Mark Weisbrot På Svenska Auf Deutsch
International Herald Tribune, December 28, 2006
Flammen (Sweden), January 11, 2007
Informationsbrief Weltwirtschaft & Entwicklung (Germany), January 2007
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A new wave of Latin American leaders is changing the face of the region, and its relations with the United States, multilateral institutions, international financial markets, and foreign investors. While this is often seen here in political terms – the rise of "populism" or alleged "anti-Americanism," much can be explained by looking at the economics of these changes.
Rafael Correa, Ecuador's newly elected president, is a case in point. Last week Correa sent the country's bond markets tumbling by announcing that he would seek to restructure Ecuador's foreign debt. He is looking toward a 75 percent debt reduction, and will use the savings on debt service to increase social spending.
Correa, who got his Ph.D. in economics at the University of Illinois in Urbana, understands very well that foreign capital can, in some circumstances, contribute to development.
But when a country is borrowing simply to pay off debt, then it may make more sense to clear some debt off the books and start over – just as an individual does when he or she declares bankruptcy in the United States.
Argentina defaulted on its debt in December 2001. The government drove a hard bargain with its foreign creditors and with the IMF, which wanted the government to pay more to the defaulted bondholders and to follow more orthodox macroeconomic policy prescriptions. The Argentines were proved right. The economy shrank for only about three months after the default; it has since grown at an annual rate of more than 8 percent, pulling more than 8 million people out of poverty in a country of 36 million.
Argentina's President Nestor Kirchner has pursued these policies rather quietly and outside of the international spotlight. But his leadership of Argentina out of its depression (1998-2002) is comparable to that of President Franklin D. Roosevelt in our own Great Depression of the 1930s. Like Roosevelt, he had to reject the advice of the majority of the economics profession (Roosevelt did this even before Keynes had published his General Theory), stand up to powerful interests (foreign bondholders and utility companies, the IMF and World Bank), and do what was best for the country. A stable and competitive exchange rate, reasonable interest rates, and the use of unorthodox measures to control inflation were some of the policies that the country needed to produce this remarkable economic recovery that is now approaching five years duration.
Venezuela's Hugo Chavez is a more controversial leader, but his government's economic policies are clearly working. This year (2006) will be the second in a row at 10 percent growth, the highest in the region, after a 17.8 percent jump in 2004. To put the country on a solid growth path, the government had to get control over the national oil company (PDVSA), which is the source of nearly half the government's revenues and 80 percent of the country's export earnings. The opposition resisted fiercely, with a U.S.-backed military coup and an oil strike that devastated the economy in 2002-2003. But since the government prevailed it has been able to assure not only rapid growth but vastly expanded social programs for the poor, including free health care, subsidized food, and increased access to education. It is often written that this is just an oil boom that will collapse when oil prices drop, but the Chavez government has budgeted conservatively for oil prices that were about half of what has materialized.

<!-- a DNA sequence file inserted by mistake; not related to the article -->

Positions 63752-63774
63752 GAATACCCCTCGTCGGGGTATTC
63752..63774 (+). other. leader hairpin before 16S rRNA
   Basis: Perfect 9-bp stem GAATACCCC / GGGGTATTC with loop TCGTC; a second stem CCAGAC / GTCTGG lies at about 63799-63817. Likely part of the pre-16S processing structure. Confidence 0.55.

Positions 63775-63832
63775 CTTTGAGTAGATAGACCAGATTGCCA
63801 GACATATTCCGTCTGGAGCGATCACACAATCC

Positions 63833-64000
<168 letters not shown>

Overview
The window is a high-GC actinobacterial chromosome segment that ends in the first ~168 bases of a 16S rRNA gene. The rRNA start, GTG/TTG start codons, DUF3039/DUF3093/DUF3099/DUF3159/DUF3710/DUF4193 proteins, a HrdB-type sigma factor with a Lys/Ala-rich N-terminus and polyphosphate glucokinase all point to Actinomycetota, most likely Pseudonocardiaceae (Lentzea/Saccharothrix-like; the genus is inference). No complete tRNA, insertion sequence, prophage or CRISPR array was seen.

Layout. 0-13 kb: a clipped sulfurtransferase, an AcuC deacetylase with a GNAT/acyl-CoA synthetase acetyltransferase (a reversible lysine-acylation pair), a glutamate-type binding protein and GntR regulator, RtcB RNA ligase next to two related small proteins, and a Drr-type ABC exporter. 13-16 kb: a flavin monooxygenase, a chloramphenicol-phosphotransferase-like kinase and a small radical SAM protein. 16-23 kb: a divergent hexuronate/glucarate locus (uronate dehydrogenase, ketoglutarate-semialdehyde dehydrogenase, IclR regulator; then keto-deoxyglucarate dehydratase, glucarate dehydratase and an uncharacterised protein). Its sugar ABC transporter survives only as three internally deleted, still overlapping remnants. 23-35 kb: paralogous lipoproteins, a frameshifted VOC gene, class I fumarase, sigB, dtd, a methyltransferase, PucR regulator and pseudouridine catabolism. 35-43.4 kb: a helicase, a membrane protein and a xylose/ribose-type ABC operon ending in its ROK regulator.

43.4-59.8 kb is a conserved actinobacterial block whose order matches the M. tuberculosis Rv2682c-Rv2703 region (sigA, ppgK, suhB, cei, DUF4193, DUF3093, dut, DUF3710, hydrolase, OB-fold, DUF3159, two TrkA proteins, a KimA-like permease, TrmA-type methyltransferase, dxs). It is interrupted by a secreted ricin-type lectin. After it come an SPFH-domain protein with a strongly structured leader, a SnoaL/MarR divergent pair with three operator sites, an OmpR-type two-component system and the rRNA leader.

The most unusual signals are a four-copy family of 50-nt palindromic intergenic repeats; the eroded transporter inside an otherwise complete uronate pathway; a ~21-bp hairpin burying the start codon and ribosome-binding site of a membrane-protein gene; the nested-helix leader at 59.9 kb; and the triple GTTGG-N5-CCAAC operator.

The governments of Argentina and Venezuela are transforming not only their own countries but also the region, by finally breaking the IMF's control over credit. Just a few years ago, a government that didn't agree to IMF conditions would find itself denied credit not only from the Fund but from the much larger World Bank, Inter-American Development Bank, G-7 governments and even the private sector. This was the major instrument of Washington's influence in the region, and had a heavy hand in bringing about the economic reforms of the last 25 years: higher interest rates, tighter budgets, privatization, indiscriminate liberalization of international trade and capital flows, and the abandonment of development strategies. Venezuela has now provided an alternative source of credit with no economic policy strings attached, to Argentina, Bolivia, Ecuador, and other countries. The dissolution of the IMF's "creditors' cartel" is the most important change in the international financial system since the collapse of the Bretton Woods system of fixed exchange rates in 1973.
Now even poor countries like Bolivia can say no to the "Washington Consensus," capture billions of dollars of additional revenues from resources like natural gas, and use them to deliver on their promises for a New Deal for the region's poor. The region's first indigenous president, Evo Morales, as he completes his first year in office, is also making history.
President Lula da Silva of Brazil has continued the neoliberal policies (and resultant sluggish economic growth) of his predecessor. But he has been a team player internationally, forging a close alliance with Argentina and Venezuela that has buried Washington's proposed "Free Trade Area of the Americas," and pursuing increased regional economic integration. Latin America has clearly taken a turn in a new economic direction, and it looks to be overwhelmingly positive. After 26 years of the slowest economic growth in more than a century, it would be difficult for the new leaders to do worse.
Mark Weisbrot is Co-Director of the Center for Economic and Policy Research, in Washington, DC.